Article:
Edit 2: It is also worth noting that the "robust" sandwich-type standard errors produced by a GEE model provide valid asymptotic confidence intervals (e.g. they actually cover 95% of the time) even if the correlation structure specified in the model is not correct.

Edit 3: If your interest is in understanding the association structure in the data, the GEE estimates of associations are notoriously inefficient (and sometimes inconsistent). I've seen a reference for this but can't place it right now.

• (+1) About your 2nd edit, I would add that model-based variance estimators will work better with a small number of clusters (or we can use a Jacknife estimator). As for a reference, I always point to gbi.agrsci.dk/statistics/courses/phd07/material/Day10, which contains very nice lectures notes (stat. background, including a comparison of GEE vs. GLMM approaches + illustrations in R). – chl Oct 3 '11 at 18:42
• Wow, what a great answer. Thanks very much. That is totally what I was looking for. And thanks to chl too for the link. +10 internets to you both. – Chris Beeley Oct 4 '11 at 7:47
• Don't GEE's also assume the higher level effects are nuisance parameters? It seems to me that is another important distinction - if one is interested in those effects, then GEE wouldn't give it to you. Alternatively, if you aren't comfortable making those distributional assumptions, then maybe GEE would be preferable. – robin.datadrivers Dec 5 '14 at 4:37
• The link that @chl provided is dead :/ (six years later is kind of expected, right?) – Guilherme Marthe Oct 16 '17 at 21:59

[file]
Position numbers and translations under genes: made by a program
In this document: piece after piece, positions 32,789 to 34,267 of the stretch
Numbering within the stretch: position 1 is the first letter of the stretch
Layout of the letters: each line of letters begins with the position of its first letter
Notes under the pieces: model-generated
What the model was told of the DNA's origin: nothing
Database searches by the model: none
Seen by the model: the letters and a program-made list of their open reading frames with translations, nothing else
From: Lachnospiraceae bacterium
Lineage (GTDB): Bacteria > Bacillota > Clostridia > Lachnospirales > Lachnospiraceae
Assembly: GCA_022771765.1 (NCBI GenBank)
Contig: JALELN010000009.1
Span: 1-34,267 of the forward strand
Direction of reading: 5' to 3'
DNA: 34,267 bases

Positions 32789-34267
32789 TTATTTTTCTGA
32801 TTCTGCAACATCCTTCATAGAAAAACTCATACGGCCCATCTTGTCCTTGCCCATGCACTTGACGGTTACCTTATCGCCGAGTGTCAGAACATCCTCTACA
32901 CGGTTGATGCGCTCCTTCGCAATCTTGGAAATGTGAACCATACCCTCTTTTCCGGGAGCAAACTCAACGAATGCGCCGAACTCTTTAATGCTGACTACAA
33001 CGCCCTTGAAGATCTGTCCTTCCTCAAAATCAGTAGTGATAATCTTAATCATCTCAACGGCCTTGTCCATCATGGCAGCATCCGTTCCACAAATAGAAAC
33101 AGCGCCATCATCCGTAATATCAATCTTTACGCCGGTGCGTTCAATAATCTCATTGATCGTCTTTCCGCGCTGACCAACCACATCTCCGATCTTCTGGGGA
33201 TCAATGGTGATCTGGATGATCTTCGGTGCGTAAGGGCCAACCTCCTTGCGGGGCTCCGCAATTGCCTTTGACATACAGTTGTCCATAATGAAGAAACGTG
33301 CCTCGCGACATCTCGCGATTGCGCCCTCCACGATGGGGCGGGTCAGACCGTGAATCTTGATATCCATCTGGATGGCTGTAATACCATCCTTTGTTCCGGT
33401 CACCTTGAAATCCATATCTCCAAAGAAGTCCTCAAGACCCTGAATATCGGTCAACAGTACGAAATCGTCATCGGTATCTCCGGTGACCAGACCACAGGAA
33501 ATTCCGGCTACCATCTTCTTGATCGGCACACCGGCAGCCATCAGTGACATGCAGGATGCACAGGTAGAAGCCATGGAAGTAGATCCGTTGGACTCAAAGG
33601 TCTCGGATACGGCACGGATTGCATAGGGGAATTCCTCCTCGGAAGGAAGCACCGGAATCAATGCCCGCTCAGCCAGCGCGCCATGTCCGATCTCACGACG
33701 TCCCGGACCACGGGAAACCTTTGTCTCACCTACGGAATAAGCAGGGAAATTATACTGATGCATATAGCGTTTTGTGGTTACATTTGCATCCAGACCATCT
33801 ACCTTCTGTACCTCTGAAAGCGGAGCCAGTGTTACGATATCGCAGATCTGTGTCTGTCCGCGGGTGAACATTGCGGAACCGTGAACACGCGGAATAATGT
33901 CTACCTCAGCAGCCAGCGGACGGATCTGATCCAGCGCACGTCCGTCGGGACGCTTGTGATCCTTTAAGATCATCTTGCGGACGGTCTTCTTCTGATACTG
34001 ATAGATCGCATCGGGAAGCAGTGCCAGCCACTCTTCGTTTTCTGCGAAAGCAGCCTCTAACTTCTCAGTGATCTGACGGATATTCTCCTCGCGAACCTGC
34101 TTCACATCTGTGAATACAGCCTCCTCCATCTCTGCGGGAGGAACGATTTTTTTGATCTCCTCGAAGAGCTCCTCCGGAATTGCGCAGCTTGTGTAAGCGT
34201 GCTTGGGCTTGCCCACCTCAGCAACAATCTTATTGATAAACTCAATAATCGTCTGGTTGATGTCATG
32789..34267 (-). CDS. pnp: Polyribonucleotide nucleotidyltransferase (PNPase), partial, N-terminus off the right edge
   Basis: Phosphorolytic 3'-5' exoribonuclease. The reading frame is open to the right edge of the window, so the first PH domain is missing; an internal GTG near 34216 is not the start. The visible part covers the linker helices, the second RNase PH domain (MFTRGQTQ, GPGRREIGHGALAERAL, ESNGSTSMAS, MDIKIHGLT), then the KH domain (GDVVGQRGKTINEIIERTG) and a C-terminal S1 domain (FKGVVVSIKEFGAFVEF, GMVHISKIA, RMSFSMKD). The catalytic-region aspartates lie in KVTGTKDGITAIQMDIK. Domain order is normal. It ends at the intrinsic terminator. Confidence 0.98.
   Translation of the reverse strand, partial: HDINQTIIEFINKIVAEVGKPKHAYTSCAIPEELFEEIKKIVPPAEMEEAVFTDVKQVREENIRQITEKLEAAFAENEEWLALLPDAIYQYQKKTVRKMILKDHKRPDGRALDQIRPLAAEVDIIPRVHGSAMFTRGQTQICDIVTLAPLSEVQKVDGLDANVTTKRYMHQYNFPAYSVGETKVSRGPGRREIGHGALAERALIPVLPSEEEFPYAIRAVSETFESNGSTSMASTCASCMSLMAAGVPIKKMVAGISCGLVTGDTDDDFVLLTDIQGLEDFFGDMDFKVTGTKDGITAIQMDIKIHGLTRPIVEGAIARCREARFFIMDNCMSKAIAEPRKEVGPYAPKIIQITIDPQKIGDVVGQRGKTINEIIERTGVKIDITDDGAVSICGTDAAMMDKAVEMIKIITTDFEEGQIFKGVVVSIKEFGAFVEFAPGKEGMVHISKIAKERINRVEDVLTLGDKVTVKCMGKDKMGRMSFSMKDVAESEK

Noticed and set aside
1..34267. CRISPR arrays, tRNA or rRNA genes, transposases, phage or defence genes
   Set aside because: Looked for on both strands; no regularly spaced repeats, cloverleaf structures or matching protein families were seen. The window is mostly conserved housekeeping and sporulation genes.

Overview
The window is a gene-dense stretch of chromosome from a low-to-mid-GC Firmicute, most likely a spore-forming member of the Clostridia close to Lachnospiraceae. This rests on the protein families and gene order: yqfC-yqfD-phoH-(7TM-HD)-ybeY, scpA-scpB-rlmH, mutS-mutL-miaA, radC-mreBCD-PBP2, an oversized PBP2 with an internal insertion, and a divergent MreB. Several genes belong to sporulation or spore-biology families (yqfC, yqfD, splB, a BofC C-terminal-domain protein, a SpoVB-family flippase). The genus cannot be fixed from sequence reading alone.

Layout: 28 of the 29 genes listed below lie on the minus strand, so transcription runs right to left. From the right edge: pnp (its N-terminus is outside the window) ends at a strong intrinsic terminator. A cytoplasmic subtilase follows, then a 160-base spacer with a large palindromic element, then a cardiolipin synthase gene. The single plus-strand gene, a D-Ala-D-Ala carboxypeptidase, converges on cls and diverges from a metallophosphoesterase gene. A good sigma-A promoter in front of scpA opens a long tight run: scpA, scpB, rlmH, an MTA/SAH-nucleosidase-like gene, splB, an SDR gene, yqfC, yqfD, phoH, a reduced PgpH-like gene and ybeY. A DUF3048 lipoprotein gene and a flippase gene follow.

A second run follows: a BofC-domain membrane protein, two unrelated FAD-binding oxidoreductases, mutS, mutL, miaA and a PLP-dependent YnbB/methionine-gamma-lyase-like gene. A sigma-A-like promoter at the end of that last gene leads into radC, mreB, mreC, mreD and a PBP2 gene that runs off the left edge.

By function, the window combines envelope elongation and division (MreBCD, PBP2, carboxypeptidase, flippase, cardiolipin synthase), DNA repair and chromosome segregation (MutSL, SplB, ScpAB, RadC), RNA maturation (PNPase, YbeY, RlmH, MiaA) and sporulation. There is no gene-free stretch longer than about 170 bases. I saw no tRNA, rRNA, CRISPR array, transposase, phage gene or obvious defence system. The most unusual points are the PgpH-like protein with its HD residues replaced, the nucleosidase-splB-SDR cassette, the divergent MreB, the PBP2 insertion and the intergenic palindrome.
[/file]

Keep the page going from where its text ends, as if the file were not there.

• @GuilhermeMarthe Good catch! Unfortunately, I linked to the same material in another thread. I see two options: reference the geepack R package (developed by the same two authors) or use the WayBack Machine for the time being. – chl May 11 '18 at 13:34

GEE in my mind is most useful when we are not using Bayesian modeling and when a full likelihood solution is not available. Also, GEE may require larger sample sizes in order to be sufficiently accurate, and it is very non-robust to non-randomly missing longitudinal data. GEE assumes missing completely at random whereas likelihood methods (mixed effect models or generalized least squares, for example) assume only missing at random.

You can find a thorough discussion and concrete examples in Fitzmaurice, Laird and Ware, Applied Longitudinal Analysis, John Wiley & Sons, 2011, 2nd edition, Chapters 11-16.

As to the examples, you can find datasets and SAS/Stata/R programs in the companion website.

• Could you summarize the main points of this book? – chl May 9 '14 at 13:58
• I'd say that Macro has already done it ;-) In the book you can find longer and more detailed discussion, some analytical, numerical and graphical examples, and some further points, among them what Frank Harrell has added. You could also look at Gelman's blog. – Sergio May 9 '14 at 18:21